The children in 4–8 years' age group having primary molar with extensive carious lesions requiring full-coronal restorations/molars requiring pulp therapy or already pulp-treated molar, molars with Class 2 cavity with marginal ridge fracture, having natural (not crowned) opposing antagonist and with good oral hygiene were included in the trial. Children with special needs, mobility in molars to be crowned, molars used as abutment of space maintainer and children having bruxism/traumatic occlusion/mouth breathing were excluded.

The sample size was calculated using the formula N = Chi-square/W^2. After considering 20% dropout, a total of 60 participants, 30 in each group, were determined. The subjects were randomly allocated based on computer randomisation into one of the following groups.

  • Group A: SSCs for primary molars (3M Espe, Minneapolis, USA)
  • Group B: Zirconia crowns for primary molars (Signature Crowns, 3M Lava™).

Crown placement for stainless steel crowns and zirconia crowns for primary molars

Crown selection was done prior to crown cutting with the help of Boley's gauge by measuring the mesiodistal dimension of tooth. After the administration of local anaesthetic (LA) and placement of rubber dam, tooth preparation for both the crown types was done according to manufacturer guidelines. The crowns were filled with 2/3rd 3M Espe RelyX Luting 2 cement and all the inner walls of crown were covered with it. The crown was cemented and the excess cement was cleaned with 2 × 2 moist gauze and explorer. The floss was passed proximally to remove excess cement. The patient was then asked to close the mouth in centric relation. Occlusion was checked for proper fit.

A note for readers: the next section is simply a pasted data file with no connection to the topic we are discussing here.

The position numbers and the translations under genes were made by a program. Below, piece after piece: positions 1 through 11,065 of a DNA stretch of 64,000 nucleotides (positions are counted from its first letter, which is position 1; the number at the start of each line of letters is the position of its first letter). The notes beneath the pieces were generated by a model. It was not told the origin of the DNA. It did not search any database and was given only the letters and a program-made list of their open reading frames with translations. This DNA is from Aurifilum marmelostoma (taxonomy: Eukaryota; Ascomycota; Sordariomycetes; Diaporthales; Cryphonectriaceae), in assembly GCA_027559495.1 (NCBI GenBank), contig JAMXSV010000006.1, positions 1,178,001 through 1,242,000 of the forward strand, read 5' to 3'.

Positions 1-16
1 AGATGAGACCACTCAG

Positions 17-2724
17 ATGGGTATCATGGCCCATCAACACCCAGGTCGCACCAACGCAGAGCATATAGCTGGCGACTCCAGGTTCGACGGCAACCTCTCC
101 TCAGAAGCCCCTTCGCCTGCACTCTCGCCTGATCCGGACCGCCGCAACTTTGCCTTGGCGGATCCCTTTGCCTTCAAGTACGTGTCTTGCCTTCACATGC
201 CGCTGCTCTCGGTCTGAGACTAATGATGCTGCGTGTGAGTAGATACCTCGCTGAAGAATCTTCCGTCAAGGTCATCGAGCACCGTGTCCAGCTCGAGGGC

Post-operative instruction after crown cementation to parents and patients

The parents and children were informed for numbness in lips and cheeks for approximately 3 h after crown placement due to anaesthetic effect from LA. They were instructed to be cautious and avoid lip/cheek biting. Parents were advised to watch the child's diet and avoid sticky foods such as chewing gum, fruit, snacks, caramel, toffees, hard candies, popcorn kernels and others. They were also advised to follow age-specific oral hygiene measures and report to the department if any discomfort occurred.

Parameters evaluated

Variables for the clinical performance of crowns were scored using the following criteria at baseline (3 days after cementation of crown), 6 months and 12 months. Clinical evaluation was carried out visually and with a mirror and explorer.

Gingival index

A gingival index, based on the Loe and Silness scoring criteria (1963), was assessed for both types of groups at baseline, 6 months and 12 months' follow-up visit. Gingival index was measured by passing the explorer tip gently within the sulcus around each crowned tooth.

Oral hygiene index

It was determined using simplified Greene and Vermillion oral hygiene index. The crowned tooth was examined by running the side of the explorer over the buccal tooth surface and scores were recorded as follows: 0–¼ no debris, 1–¼ soft debris covering less than one-third of tooth surface, 2–¼ soft debris covering more than one-third but not more than two-thirds of tooth surface and 3–¼ soft debris covering more than two-thirds of tooth surface.

Crown marginal integrity